Twice-Roasted Fall Vegetables

It's been roughly a year now since I found sanctuary house and decided to move to Chattanooga, nine months since the move itself, and eight months since I found myself without a job or a husband. I spent the spring readjusting and the summer in a sort of what-to-do limbo, only to realize that I am more than ready to move back to Nashville. I found some new clients and a place to February. And the sensation of waiting to get back to my life there has turned from mild angst to soul-crushing anxiety. 


At times like these I occasionally wish I had a traditional religion. You know, one of those someone-up-there-has-got-your-back/everything-happens-for-a-reason kind of set ups. But what I've got is Beyonce singing with The Dixie Chicks, an uncertified therapy dog who has more anxiety than I do, some cbd oil and a fridge full of leftovers- the neck of a large-ish butternut squash, two small sweet potatoes, and a head of garlic, and a lime, to be exact.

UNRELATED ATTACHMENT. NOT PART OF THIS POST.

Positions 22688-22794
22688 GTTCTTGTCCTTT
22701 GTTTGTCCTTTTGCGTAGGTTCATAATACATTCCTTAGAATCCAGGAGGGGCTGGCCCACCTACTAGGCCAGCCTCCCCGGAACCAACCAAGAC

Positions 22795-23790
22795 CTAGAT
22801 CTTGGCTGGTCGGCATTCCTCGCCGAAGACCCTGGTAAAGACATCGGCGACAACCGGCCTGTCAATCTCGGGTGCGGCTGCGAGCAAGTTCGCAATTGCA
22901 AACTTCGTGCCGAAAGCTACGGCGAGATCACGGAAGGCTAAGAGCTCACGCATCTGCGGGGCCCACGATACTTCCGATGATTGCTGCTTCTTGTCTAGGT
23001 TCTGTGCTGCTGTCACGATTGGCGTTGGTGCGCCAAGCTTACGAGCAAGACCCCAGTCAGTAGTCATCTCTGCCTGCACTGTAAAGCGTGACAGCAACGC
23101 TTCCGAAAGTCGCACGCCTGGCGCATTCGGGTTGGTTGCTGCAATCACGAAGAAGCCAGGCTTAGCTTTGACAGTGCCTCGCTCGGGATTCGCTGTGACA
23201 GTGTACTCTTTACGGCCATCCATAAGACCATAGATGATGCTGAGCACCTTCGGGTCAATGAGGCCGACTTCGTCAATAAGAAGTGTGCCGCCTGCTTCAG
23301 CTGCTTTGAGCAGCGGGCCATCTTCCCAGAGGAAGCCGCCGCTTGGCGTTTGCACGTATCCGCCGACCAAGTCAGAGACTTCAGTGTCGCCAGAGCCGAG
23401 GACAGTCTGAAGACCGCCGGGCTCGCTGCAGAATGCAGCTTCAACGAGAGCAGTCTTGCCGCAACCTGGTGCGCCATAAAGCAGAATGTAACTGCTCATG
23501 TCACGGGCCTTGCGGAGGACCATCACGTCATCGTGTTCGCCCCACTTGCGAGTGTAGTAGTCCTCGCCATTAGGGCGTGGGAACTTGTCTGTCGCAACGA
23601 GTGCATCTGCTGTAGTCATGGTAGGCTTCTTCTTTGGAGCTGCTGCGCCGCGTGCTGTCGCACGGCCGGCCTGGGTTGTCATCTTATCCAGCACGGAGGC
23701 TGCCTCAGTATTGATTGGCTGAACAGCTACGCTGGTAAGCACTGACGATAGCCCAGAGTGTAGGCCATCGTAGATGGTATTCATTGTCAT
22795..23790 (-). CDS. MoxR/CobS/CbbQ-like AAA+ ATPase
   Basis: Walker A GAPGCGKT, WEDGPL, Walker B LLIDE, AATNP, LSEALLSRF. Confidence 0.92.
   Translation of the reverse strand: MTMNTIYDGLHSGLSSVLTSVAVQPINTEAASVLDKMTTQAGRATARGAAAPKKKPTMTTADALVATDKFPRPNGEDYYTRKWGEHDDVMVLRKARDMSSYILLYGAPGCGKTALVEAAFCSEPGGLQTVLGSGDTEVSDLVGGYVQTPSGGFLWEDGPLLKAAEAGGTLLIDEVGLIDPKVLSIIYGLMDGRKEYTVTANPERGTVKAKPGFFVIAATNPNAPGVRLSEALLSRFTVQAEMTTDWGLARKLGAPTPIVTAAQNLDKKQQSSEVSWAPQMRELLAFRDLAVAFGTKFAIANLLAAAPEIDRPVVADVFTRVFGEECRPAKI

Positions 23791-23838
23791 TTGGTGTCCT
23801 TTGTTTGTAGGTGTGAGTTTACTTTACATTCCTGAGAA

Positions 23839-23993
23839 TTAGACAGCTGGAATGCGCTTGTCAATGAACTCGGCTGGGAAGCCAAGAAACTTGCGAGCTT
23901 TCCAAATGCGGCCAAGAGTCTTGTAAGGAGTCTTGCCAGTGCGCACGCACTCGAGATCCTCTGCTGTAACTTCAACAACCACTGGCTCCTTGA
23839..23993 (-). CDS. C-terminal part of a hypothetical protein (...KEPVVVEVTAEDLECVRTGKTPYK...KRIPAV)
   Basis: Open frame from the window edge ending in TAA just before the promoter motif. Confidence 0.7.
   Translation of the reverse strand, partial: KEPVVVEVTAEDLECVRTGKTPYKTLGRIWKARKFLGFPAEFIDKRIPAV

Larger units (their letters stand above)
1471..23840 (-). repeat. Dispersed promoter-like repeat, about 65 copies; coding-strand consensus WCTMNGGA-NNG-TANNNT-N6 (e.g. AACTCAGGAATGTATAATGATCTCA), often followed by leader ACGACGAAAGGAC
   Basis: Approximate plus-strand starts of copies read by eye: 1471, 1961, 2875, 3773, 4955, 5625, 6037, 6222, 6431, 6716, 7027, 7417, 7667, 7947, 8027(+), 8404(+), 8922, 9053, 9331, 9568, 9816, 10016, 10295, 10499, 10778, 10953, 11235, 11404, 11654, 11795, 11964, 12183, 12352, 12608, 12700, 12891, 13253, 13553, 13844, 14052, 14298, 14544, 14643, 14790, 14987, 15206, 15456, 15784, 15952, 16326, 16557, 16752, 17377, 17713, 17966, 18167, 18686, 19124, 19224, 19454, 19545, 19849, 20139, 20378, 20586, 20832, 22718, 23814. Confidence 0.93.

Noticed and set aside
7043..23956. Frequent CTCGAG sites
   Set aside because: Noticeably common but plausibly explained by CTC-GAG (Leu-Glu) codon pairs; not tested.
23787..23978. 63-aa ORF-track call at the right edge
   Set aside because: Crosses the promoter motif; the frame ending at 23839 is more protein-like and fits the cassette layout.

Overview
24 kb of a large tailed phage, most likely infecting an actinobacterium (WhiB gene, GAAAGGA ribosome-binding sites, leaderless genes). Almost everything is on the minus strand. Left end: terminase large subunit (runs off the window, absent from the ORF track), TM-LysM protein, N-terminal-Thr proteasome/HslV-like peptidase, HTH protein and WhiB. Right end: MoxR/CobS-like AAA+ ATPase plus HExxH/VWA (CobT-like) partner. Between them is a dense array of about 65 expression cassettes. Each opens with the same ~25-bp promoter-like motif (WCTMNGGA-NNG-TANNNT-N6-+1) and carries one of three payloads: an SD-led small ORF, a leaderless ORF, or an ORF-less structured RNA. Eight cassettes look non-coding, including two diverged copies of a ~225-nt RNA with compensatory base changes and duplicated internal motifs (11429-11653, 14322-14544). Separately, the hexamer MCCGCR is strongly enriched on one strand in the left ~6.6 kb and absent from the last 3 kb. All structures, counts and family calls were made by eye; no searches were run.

How do I start to explain this? When I was 20, I went to Tibet and was able to observe Buddhist monks praying. What I saw was not so much a mental practice as a physical one- the monks were doing a motion that reminded me of burpees. Nothing had ever made so much sense to me. Runners go until they're "high," Sufis whirl to shed their ego, Buddhist monks slide across the earth to know humility. I cook to feed my own peace. My own, very practical, not-so-religious form of prayer.

This week when anxiety overcame me, I cut up my potatoes and squash into 1.5" cubes and roasted them at 375 until they were cooked enough to run a fork through, but not quite done. I tossed them in a bowl with a thick dressing made of a head of golden, roasted and mashed garlic, a few spoonfuls of toasted sesame oil, a few spoonfuls of brown sugar, a pinch of salt, and the juice of a lime while I turned the oven up to 425 with the pan still inside it. I poured the vegetables onto the hot pan and let them finish cooking through. They came out soft and sweet, walking the line between deeply caramelized and burned. I tossed them with chopped parsley and green onions and ate them warm.